The first review of the book has appear on Doctor Who Worldwide written by Paul Driscoll.
Here it is in full:-
Changing the lyrics of a song has been an effective hook for some of the most memorable adverts over the years: ‘What’s that coming over the hill? Is it a hexbug?’ It’s also been a superb form of parody with the likes of Weird Al re-immortalising old and new hits, turning “Happy” to “Tacky” and “Beat It” to “Eat it”. But for the most part it’s all just a bit of harmless fun, channelling the inner poet inside us all.
We’ve probably all been doing it since the days we were forced to sing hymns we didn’t believe or understand in school assemblies. We used to infuriate the school chaplain by changing a rousing chorus of ‘I’m forgiven’ to ‘I’m a gibbon’ complete with suitable monkey impressions.
As the Fourth Doctor memorably said, “what’s the point in being grown up if you can’t be a child sometimes.” And now for Doctor Who fans, what better way to celebrate our favourite show than by a rousing rendition of “Tall Thin Lizard” or “Don’t Let Your Ogrons Go To Town”?
These tributes to two of the Doctor’s finest adversaries can be found in the latest charity book to come from Long Scarf Books, publishers of The Unofficial Doctor Who Limerick Book (also in aid of MIND). The collection is the brainchild of Chris Stone (The Doctor Who Book Guide, The Fescan Threat) and John Davies (editor of The Doctor Who Appreciation Society’s Celestial Toyroom fanzine and Watching Books’ Blake’s Heaven). Between them, and with a little help from some friends, they’ve given a Doctor Who twist to some 40 songs.
The songbook is beautifully presented, with a splattering of illustrations from the distinctive and completely different styles of Raine Szramski and Ian Wells.
From the obvious (“Gold”, “Life on Mars”) to the more leftfield (John Lennon’s love song “Woman” becomes a rant against WOTAN, The Eagles’ “Hotel California” becomes a piece of sound advice from Tegan Jovanka – “Layby’s Are Dangerous”) the creativity and knowledge of the two writers shines through. Occasionally you will notice an awkward piece of phrasing or meter, but for the most part these songs are easy to sing along too if you are so inclined. It’s not a prerequisite for the songbook, but I highly recommend singing along for maximum enjoyment.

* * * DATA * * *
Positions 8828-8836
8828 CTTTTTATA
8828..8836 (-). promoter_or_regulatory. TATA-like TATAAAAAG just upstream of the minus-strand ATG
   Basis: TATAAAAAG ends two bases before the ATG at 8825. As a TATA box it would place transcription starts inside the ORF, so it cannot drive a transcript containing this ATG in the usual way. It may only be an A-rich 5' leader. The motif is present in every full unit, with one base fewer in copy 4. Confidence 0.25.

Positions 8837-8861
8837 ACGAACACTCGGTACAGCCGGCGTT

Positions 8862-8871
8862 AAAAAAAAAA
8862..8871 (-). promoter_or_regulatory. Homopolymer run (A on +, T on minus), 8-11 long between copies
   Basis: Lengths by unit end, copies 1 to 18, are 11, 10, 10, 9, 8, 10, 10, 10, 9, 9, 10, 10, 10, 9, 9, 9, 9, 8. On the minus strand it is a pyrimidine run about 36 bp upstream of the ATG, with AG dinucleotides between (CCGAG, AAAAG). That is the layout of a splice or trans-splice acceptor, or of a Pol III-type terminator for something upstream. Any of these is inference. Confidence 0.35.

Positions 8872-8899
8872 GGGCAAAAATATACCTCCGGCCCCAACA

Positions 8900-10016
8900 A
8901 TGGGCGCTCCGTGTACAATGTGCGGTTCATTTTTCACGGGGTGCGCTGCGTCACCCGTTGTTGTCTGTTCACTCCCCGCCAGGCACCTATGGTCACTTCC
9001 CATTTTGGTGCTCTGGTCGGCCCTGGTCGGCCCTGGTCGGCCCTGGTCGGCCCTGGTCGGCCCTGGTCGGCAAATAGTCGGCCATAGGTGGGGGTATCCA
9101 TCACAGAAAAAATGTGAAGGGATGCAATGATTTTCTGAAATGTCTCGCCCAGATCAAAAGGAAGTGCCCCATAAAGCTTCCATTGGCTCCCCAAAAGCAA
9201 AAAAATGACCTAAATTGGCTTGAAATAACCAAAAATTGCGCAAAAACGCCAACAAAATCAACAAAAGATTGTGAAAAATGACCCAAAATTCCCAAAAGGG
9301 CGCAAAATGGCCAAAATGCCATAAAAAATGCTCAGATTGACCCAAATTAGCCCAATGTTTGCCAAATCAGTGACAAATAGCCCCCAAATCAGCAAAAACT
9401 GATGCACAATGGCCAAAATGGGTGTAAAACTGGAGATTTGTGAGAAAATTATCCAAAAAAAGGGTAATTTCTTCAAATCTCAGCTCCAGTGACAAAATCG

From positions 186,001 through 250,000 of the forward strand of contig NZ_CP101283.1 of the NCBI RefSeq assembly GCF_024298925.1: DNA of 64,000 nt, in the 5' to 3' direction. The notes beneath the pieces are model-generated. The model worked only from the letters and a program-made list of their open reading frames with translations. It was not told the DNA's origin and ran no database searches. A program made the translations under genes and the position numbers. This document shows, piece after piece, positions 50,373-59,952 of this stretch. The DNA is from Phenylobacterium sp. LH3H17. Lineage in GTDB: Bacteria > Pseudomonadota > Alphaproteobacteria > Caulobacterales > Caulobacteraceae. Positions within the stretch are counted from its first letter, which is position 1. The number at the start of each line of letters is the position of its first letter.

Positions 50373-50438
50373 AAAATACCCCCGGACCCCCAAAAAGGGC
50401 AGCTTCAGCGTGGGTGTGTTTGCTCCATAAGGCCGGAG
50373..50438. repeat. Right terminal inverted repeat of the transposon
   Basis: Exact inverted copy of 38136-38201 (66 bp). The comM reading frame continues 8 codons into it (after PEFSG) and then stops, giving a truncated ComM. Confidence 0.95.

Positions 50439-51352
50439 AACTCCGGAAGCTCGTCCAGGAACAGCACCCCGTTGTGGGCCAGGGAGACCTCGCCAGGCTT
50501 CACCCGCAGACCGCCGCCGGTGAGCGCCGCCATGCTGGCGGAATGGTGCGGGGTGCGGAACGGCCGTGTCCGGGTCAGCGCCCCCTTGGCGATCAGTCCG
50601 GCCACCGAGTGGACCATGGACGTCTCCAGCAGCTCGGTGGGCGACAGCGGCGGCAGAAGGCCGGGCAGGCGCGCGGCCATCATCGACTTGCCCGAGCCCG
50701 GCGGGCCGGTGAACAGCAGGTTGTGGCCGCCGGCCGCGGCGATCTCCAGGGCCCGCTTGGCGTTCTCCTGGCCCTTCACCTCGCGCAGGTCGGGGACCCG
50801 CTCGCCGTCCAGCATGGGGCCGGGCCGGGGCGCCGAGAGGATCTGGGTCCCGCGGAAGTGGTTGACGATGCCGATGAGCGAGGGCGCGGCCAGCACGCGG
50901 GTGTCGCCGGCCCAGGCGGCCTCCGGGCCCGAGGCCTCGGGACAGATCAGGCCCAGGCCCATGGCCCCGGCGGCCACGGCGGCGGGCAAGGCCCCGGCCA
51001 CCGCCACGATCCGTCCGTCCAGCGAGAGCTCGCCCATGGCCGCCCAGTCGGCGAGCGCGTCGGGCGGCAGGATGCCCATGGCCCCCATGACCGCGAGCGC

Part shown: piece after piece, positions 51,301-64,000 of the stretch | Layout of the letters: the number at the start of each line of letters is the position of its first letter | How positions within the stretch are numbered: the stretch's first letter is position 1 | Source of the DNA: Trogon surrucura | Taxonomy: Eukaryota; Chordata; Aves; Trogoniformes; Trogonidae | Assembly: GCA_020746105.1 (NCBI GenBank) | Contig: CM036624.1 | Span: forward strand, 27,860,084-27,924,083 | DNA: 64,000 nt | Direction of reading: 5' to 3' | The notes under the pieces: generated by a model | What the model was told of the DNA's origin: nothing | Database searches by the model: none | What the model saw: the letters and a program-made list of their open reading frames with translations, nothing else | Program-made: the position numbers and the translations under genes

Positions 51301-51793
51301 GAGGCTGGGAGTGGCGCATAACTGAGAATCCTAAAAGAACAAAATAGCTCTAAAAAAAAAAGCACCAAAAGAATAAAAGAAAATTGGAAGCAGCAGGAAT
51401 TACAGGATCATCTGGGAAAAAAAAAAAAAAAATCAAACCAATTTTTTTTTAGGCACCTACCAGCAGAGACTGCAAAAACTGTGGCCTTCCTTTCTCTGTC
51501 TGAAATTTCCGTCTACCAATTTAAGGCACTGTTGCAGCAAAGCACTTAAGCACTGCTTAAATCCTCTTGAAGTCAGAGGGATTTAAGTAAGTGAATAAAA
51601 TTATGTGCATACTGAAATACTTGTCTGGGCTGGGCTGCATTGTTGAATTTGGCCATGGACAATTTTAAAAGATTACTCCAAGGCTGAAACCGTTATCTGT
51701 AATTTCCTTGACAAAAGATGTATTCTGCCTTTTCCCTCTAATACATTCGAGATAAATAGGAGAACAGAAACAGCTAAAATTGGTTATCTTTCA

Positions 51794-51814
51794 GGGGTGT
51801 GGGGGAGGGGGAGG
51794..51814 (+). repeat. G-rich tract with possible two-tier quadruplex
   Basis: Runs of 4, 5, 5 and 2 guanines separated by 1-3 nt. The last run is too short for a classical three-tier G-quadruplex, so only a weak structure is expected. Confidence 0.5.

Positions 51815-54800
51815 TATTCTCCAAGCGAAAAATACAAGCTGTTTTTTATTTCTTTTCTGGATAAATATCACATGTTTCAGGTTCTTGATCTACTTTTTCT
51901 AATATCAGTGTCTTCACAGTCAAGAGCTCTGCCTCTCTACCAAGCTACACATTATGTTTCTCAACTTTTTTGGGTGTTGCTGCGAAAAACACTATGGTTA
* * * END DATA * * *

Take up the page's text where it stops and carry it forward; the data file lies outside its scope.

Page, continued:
The choice of both songs and Doctor Who subject reflects the age and interests of the writers and whilst there are plenty of worthy classics included it would have been fun to see a wider diversity of songs on offer, particular those from the current generation of songsmiths. The book has a 60s, 70s and 80s bias, but on the plus side this makes the collection more accessible to its target audience.
Doctor Who subjects are almost exclusively handled on a story by story basis rather than general themes or subject matters, but there are plenty of behind the scenes nods, including a hilarious version of “Two out of Three Aint Bad” which turns the Meatloaf classic into a bittersweet song about the incomplete Hartnell story The Tenth Planet.
One of the unexpected bonuses about the collection are the various tongue-in-cheek prose sections. Who knew that so many famous composers and musicians were Doctor Who fans at heart? Or that Terrance Dicks was an uncredited backing vocalist on “The Bitch is Back”?
Thankfully copyright law changed a couple of years ago, excluding parody and pastiche pieces from the need to seek permission from the copyright holders. The legislation has been enforced in the UK by the implementation of the EU Copyright Directive, so regardless of where you stand on the Brexit issue – the EU has made this wonderful book possible. Without it Messrs Stone and Davies could well be facing all kinds of litigations. But you know what, I think the Doctor would most certainly approve.
You can find the review here :-
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